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Representations of Transnational Violence: Children in Contemporary Latin American Film, Literature, and Drawings

  • Author(s): Robinson, Cheri
  • Advisor(s): Bergero, Adriana J.
  • et al.
Abstract

In this study, I examine representational strategies revolving around extreme violence and child/adolescent protagonists in films, literature, children’s drawings, and legal/political discourses in contemporary Latin American culture from an interdisciplinary approach. I analyze the mobilizing potential and uses of representations of child protagonists affected by violence and the cultures of impunity that facilitate its circulation. Within the works selected, I explore ways in which children can become sites of memory and justice through acts of witnessing, empathy, and the universal claim of natural law, with a primary focus on transnational and multidirectional depictions of violence (i.e. a violence in circulation) in extra-juridical, politicized, or aberrant environments in Latin American works. The historical periods contextualizing this study include the Argentine military dictatorship (1976-1983) and its interconnectedness to the violence of WWII and the Holocaust in Reina Roff�’s “La noche en blanco” (Chapter 1), the impact of transnational trajectories of genocidal violence in Argentine South Patagonia in 1959-1960 as depicted by Luc�a Puenzo’s novel Wakolda (Chapter 2), Argentina’s transition to democracy (1990s) and the critical questions it raised regarding appropriated children and amnesty/justice in Dir. Gast�n Biraben’s Cautiva (Chapter 3), and the circulation of the traumatic in an orphanage in Mexican director Guillermo del Toro’s filmic interpretation of violence during the Spanish Civil War (1936-1939) in El espinazo del diablo (Chapter 4, Part A). My research investigates inter-discursivities from a non-traditional approach to literature, film, and archival drawings, which include fictional (diegetic) drawings by Spanish children (in del Toro’s films) and non-fictional drawings made by Argentine children in exile in the Netherlands (Chapter 4, Part B).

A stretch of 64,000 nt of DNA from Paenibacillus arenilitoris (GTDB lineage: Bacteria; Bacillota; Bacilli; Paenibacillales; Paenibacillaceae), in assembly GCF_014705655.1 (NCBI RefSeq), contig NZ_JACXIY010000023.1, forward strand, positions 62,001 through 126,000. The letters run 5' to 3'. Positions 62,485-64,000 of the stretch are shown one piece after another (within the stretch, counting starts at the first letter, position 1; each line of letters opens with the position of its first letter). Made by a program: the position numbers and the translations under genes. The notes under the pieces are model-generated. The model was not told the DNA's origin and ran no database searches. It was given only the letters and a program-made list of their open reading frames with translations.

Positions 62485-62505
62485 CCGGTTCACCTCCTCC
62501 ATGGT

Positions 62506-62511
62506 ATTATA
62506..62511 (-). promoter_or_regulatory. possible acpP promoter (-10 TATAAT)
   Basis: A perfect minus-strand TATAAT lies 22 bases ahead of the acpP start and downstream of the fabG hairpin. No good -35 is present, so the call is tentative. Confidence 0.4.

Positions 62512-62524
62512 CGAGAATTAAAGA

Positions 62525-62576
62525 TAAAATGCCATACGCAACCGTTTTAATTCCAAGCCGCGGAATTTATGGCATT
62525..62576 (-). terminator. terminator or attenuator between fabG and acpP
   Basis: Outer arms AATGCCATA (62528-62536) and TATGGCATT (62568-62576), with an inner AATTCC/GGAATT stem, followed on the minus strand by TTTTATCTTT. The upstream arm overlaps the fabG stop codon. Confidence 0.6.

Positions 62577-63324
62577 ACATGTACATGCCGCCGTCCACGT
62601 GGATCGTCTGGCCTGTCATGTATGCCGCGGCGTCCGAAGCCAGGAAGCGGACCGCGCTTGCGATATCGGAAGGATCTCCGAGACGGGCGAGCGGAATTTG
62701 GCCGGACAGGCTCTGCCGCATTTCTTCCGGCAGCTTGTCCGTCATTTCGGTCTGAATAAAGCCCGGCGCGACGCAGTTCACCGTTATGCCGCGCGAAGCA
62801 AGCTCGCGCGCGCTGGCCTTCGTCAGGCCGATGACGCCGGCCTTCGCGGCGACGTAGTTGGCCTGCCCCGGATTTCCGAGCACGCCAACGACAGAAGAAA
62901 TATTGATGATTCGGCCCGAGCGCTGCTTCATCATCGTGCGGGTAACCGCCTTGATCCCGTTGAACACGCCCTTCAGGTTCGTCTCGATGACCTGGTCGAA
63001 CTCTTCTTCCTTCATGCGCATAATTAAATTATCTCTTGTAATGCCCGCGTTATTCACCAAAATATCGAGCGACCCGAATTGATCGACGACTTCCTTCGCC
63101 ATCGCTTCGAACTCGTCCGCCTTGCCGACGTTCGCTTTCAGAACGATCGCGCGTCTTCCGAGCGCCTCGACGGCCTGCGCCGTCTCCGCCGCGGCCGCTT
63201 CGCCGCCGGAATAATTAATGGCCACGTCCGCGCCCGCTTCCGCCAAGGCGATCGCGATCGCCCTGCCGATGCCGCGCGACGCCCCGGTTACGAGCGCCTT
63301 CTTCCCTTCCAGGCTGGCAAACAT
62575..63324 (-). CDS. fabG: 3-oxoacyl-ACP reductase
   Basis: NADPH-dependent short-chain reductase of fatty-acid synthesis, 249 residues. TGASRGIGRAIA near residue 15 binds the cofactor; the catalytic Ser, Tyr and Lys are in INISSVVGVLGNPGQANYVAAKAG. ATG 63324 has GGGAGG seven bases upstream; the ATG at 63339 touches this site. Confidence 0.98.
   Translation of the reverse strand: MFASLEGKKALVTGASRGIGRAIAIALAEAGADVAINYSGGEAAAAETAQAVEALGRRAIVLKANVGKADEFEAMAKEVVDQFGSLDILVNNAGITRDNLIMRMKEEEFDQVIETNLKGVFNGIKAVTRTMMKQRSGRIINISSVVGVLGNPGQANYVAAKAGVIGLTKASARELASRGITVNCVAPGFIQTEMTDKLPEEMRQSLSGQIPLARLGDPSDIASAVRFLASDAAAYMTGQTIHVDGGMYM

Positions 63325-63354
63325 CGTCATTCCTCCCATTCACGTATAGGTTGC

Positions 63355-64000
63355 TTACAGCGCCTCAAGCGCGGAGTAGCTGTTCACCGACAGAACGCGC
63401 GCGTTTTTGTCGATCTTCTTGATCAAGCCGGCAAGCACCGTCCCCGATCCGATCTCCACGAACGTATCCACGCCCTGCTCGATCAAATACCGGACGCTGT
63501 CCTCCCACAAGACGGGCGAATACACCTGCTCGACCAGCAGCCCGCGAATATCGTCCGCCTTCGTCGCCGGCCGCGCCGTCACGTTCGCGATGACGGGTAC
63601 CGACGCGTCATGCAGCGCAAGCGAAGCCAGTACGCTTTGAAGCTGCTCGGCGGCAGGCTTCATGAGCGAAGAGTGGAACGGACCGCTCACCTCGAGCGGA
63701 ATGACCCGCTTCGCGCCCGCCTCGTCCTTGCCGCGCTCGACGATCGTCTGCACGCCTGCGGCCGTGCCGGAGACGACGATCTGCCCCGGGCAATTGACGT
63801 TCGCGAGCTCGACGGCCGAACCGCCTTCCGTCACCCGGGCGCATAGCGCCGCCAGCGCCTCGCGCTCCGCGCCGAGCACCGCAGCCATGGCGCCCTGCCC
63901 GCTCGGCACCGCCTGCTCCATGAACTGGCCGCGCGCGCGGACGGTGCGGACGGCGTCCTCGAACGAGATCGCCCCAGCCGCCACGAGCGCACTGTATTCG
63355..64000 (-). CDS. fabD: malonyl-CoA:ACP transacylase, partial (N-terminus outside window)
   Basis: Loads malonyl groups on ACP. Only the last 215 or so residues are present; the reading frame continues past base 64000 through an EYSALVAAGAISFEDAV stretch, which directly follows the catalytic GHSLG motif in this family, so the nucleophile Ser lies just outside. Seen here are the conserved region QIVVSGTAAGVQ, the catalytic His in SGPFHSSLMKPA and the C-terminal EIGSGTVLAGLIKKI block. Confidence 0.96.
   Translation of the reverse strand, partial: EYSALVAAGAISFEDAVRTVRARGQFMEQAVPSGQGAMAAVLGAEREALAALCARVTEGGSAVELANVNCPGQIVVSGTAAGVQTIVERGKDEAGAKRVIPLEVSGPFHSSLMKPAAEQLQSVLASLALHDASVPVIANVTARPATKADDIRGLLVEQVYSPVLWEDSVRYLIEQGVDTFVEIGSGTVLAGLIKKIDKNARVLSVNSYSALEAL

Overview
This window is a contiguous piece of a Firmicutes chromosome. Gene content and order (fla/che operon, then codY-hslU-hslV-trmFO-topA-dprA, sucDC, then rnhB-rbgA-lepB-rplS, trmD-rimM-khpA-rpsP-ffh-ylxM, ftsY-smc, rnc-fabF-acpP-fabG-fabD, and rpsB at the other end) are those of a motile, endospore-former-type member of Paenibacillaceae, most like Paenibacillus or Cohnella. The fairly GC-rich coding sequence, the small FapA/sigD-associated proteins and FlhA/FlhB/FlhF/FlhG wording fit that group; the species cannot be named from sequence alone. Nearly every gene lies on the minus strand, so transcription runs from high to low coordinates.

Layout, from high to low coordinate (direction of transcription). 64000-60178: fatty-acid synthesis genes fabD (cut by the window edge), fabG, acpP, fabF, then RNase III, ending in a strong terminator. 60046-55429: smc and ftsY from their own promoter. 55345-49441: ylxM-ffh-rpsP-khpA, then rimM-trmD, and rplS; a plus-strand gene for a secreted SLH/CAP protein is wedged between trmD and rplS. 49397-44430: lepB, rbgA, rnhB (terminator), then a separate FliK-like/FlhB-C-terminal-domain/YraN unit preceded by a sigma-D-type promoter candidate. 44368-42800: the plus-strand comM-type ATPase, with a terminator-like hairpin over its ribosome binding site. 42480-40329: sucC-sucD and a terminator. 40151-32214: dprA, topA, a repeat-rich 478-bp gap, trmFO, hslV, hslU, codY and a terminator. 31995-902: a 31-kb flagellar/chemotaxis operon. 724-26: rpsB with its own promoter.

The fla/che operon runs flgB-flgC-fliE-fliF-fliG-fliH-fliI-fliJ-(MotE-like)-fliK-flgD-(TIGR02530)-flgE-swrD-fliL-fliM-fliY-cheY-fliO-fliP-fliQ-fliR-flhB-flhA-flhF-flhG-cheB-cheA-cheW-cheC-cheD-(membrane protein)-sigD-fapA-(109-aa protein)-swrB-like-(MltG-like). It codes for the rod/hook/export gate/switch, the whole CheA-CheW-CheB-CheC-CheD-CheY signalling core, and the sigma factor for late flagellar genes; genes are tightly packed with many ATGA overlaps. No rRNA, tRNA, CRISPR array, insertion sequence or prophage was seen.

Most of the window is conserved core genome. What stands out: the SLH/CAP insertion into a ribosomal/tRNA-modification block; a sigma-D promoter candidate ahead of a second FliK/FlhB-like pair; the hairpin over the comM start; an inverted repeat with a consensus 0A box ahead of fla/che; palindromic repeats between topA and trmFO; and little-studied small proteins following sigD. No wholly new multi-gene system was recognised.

I extensively focus on analyzing instances of children’s experiences with what I term “recycled violence.” This repetition of extreme violence is demonstrated in certain works in their trans-temporal and trans-spatial return to the pain and horrors of the Holocaust or to other unresolved periods of violence still resounding in the present moment. In the works analyzed, child protagonists are enormously affected by political decisions, wars, and the severe breakdown of law and order. Considering these extraordinary circumstances, it is important to justly address the traumas/wounds caused by the radical and systemic violence of those who should protect them – guardians who instead inflict violence. Injustices are approached in this study through an exploration of the concepts of spectatorship and witnessing, the imperative of the Good Samaritan or ethical responsibility, and possible connections of truth and testimony to justice. Finally, I postulate that child/adolescent protagonists may facilitate the establishment of a fortified empathy in an audience/readership numb from an incessant bombardment by violence, among other reasons for the use of children in works revisiting periods of extreme violence.

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